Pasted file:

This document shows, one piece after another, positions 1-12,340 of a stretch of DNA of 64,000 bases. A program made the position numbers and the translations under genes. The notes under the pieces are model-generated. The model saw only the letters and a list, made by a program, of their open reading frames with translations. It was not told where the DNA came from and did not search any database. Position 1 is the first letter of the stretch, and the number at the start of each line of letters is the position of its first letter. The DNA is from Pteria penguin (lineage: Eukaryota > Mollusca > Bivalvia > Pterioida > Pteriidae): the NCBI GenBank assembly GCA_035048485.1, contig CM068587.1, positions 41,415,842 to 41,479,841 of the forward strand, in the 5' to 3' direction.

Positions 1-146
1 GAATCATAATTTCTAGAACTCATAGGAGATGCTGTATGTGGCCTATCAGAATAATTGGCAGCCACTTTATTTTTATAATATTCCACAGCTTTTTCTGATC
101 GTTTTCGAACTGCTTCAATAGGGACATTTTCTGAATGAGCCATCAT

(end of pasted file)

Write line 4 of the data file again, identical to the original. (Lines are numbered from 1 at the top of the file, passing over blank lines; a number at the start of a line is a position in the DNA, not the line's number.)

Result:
101 GTTTTCGAACTGCTTCAATAGGGACATTTTCTGAATGAGCCATCAT